Bacteria levels in local waters normal after Tropical Storm Hermine

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People enjoying activities in Banks Channel in Wrightsville Beach on Friday afternoon. Photo by Hannah Leyva.
People enjoying activities in Banks Channel in Wrightsville Beach on Friday afternoon. (Photo by Hannah Leyva)

Following storms or flooding events, bacteria levels in coastal waters tend to rise slightly, according to the state’s Department of Environmental Quality.

“We usually issue precautionary advisories following storms,” said Erin Bryan-Millush, an environmental specialist with the Shellfish Sanitation and Recreational Water Quality Section of the Division of Marine Fisheries, which falls under the DEQ. “Stormwater is one of the major contributors to water quality problems.”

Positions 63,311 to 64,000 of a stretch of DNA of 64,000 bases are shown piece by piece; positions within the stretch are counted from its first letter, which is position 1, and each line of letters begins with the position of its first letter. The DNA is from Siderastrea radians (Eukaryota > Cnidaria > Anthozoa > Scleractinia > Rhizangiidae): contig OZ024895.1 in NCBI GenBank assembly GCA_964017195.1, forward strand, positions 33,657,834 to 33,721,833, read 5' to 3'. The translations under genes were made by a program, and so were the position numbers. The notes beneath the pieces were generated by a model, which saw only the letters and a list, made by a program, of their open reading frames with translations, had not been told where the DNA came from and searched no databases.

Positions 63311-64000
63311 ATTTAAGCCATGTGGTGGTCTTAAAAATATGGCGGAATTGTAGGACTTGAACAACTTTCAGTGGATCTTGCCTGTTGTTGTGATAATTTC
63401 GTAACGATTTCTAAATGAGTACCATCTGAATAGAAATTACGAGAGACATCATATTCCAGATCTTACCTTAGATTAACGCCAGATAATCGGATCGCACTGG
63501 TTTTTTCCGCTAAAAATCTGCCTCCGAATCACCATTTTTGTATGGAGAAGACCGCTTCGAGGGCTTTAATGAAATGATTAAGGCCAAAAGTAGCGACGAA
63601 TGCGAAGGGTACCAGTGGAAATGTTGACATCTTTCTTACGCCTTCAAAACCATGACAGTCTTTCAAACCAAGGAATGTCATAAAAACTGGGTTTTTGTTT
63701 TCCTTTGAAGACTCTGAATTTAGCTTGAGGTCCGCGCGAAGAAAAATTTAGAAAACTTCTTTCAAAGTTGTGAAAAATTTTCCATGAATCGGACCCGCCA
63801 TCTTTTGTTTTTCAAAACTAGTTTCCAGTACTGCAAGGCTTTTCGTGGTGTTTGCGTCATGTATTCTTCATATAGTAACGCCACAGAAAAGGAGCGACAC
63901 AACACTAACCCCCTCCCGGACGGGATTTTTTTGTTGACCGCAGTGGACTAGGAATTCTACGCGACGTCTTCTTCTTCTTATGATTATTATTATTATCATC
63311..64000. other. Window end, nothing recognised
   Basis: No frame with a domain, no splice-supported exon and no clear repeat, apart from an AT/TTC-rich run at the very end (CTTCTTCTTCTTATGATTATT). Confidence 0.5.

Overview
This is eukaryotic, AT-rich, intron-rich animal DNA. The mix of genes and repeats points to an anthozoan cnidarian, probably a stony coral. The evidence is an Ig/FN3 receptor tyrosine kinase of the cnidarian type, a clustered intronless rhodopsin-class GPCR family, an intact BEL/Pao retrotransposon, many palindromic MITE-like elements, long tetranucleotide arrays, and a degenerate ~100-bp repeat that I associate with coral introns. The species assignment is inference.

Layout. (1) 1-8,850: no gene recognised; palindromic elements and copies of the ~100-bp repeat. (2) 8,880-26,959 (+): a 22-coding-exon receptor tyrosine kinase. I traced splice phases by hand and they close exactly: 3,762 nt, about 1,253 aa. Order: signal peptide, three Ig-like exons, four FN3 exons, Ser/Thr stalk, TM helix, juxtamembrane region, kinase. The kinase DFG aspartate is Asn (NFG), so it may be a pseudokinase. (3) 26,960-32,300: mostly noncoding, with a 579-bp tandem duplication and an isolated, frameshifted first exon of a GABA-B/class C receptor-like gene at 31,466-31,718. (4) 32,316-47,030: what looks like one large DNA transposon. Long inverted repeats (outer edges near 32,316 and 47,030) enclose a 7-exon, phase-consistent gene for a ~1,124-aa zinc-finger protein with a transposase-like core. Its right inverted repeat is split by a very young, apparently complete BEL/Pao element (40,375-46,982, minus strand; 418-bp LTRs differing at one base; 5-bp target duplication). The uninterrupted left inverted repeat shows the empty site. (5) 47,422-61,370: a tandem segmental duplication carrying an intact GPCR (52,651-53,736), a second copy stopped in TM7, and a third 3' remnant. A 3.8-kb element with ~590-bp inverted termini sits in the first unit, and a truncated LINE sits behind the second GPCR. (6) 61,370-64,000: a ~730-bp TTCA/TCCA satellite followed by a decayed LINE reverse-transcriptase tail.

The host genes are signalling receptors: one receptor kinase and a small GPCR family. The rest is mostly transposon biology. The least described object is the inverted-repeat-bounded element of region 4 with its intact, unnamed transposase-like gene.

This week, state officials have spent days testing samples for levels of enterococci, a bacteria that affects the gastrointestinal tract and can cause flu-like symptoms. On Friday, the results from the last samples came in, and all local waters have met state and federal recreational water standards.

“All of the waters in New Hanover, Brunswick and Pender counties have tested well,” Bryan-Millush said. “That includes all ocean and sound-side waters.”

Bryan-Millush said her colleague check waters up and down the North Carolina coast on a weekly basis during the summer to make sure they are safe for swimming, surfing, boating, kayaking and other water activities. The data is published online, as is a map of all the individual testing sites in all counties, on the division’s website.